William Daniel Powell

William Daniel Powell is a San Diego attorney that focuses his practice in the Estate Planning area helping families and individuals with Estate Planning needs. This is his regular blog where he writes on various subjects relating to estate planning and estate law.

Jan 9, 2016 | 0 comments

Asset Protection Planning for your Beneficiaries Part 1


Why Does Someone Create an Estate Plan?


As discussed elsewhere on my website and in my Blog, I have mentioned why people create Estate Plans. They do so for the benefits that Estate Planning provides. There are many benefits to creating a Revocable Living Trust, but we can condense them to four reasons or categories. These reasons are:

  • To control your Estate while you are alive.
  • To provide for yourself and the loved ones who depend on you.
  • To give the property you wish to give to those beneficiaries you select.
  • To minimize professional fees, court costs, taxes, and other costs.

It is the third reason that we will be focusing on in this Blog. We will discuss methods of distributing your Estate and how you may protect the beneficiary’s inheritance from such things as creditors, divorce, and even from himself or herself.

We Want to Enhance Our Kids Lives


When we give a gift of our property to a beneficiary, usually our children, we want to enhance their life, and maintain harmony. The same is true even if the beneficiary is not our child.


The ultimate question that the Settlor (the person that creates the Trust) must answer is – do you want to, in some way, protect or control how your child receives his or her inheritance? Allow me to guide you to the answer to that question. First, consider what your child would receive if you were to die today. Next, tell me what it is that you’d like them to do with that inheritance. Is it that you would like them to pay bills, take a family vacation, or educate their children? So if you were to give them the inheritance outright, what do you think they would actually do with the money? Do you think they would be responsible, or do you think they may squander it in some way or buy an unnecessarily big car or big house? Lastly, ask yourself how you feel about your answers. Some people will want to protect their kid’s inheritance in some way, and others may not. The fact is some people are always responsible with money, some are not, and some land in the middle.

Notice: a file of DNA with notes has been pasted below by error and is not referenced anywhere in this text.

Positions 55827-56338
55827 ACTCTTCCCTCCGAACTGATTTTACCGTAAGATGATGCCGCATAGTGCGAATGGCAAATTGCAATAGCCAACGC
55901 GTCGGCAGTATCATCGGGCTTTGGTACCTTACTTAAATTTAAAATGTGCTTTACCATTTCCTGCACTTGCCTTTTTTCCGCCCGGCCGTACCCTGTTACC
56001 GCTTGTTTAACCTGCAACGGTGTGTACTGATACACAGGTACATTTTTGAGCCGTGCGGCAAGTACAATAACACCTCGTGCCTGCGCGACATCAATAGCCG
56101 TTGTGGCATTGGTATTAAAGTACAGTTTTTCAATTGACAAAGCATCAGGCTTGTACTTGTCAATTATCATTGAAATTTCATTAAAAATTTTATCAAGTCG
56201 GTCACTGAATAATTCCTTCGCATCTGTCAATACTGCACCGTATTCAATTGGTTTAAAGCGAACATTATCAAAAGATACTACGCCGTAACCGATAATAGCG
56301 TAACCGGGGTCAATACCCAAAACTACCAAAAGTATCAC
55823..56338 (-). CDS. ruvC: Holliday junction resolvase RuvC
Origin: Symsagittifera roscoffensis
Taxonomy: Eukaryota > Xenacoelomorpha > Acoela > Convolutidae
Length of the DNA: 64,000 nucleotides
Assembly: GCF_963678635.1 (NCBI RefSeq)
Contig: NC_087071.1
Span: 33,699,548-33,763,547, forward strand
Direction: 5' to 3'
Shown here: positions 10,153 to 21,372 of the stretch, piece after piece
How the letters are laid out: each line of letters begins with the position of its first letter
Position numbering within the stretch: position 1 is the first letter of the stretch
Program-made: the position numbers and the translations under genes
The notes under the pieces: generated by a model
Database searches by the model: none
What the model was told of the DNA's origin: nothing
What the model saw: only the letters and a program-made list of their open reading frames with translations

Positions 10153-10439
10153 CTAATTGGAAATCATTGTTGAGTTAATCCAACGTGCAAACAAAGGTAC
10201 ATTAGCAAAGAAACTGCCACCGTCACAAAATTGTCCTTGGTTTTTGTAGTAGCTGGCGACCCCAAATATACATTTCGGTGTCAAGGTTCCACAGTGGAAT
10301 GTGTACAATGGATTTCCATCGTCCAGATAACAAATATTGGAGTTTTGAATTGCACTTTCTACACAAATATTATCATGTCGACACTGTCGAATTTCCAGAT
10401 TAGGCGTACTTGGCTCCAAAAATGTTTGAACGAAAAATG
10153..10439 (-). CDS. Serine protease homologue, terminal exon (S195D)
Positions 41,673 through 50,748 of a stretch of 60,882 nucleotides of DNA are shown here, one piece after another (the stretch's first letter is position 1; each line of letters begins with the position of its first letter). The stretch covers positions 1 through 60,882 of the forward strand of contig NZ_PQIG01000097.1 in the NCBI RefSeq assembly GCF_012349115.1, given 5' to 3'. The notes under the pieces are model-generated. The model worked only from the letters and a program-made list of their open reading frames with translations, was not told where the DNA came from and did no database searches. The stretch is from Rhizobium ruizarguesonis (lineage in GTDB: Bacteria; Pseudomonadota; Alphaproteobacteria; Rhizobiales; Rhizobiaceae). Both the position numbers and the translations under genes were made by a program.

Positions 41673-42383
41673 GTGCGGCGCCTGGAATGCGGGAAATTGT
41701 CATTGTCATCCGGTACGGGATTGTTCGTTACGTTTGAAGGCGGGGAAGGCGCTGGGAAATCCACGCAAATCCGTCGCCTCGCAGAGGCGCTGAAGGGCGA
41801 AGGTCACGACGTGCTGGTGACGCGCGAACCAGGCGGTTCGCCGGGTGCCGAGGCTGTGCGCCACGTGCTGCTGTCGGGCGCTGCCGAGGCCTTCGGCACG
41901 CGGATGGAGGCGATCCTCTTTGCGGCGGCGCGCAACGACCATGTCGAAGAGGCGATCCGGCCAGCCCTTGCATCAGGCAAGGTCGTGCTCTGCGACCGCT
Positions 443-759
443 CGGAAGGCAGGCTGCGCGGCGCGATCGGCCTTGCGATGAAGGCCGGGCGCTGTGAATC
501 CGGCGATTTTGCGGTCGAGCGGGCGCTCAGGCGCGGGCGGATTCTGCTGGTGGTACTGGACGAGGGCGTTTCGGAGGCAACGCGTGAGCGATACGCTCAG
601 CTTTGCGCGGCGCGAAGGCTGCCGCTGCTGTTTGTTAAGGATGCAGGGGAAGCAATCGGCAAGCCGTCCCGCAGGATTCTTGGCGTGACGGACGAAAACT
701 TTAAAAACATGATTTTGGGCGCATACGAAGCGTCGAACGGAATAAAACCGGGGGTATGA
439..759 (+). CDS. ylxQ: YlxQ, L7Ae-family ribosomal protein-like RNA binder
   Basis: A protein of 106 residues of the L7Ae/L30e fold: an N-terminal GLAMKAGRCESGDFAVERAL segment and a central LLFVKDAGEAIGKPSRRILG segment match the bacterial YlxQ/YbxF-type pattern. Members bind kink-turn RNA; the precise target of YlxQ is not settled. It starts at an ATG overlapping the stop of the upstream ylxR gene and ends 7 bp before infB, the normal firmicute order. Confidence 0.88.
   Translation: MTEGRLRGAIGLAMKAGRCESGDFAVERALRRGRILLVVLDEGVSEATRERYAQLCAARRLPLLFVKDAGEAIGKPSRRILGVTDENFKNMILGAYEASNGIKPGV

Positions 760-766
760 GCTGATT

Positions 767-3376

Another thing to consider is that an outright gift does not necessarily mean “I love you”. A mentor and colleague of mine tells a story of how he received an inheritance from his mother. He put the money in the bank and over time he thought how it would have been nice to have used the money in remembrance of his mother, instead of just commingling the money with his own. He was rather emotional in relaying the story and I could tell he wishes he or his mother had thought it through enough to put language in the Trust instrument indicating his mother’s wishes for such a use. This man is an accomplished Estate Planning attorney, so it can happen to anybody.


There are methods and degrees with which to control or recommend how the gift of an inheritance is to be used. To do so is not to say “I don’t trust you”, but it is a way of saying “I love you, and because I love you I am always going to try to protect you”.


Please see Part 2 of this blog for the remainder of this discussion on Asset Protection.

My most important job is to listen to your wishes first, then suggest solutions. Call me today and let’s start planning!


Thanks for reading!


Dan Powell





Just like my website, nothing in this blog is intended as legal advice. If you need legal advice, contact an attorney licensed to practice in your jurisdiction. I am licensed to practice law in California. Further, please remember that I speak in generalities in my blog (and on my website). There are so many different factors that can contribute and completely change the outcome that it would not be practical to discuss all of them here. This is why I speak in generalities. Thanks again for reading.



This document is for informational purposes only. Nothing in this is to be considered legal advice. Nothing in this shall create an attorney/client relationship, nor shall it create a confidential relationship. If you need legal advice (in California), feel free to contact me or someone licensed to practice in your jurisdiction. I assume no liability or responsibility for actions taken, or not taken, as a result of reading this information.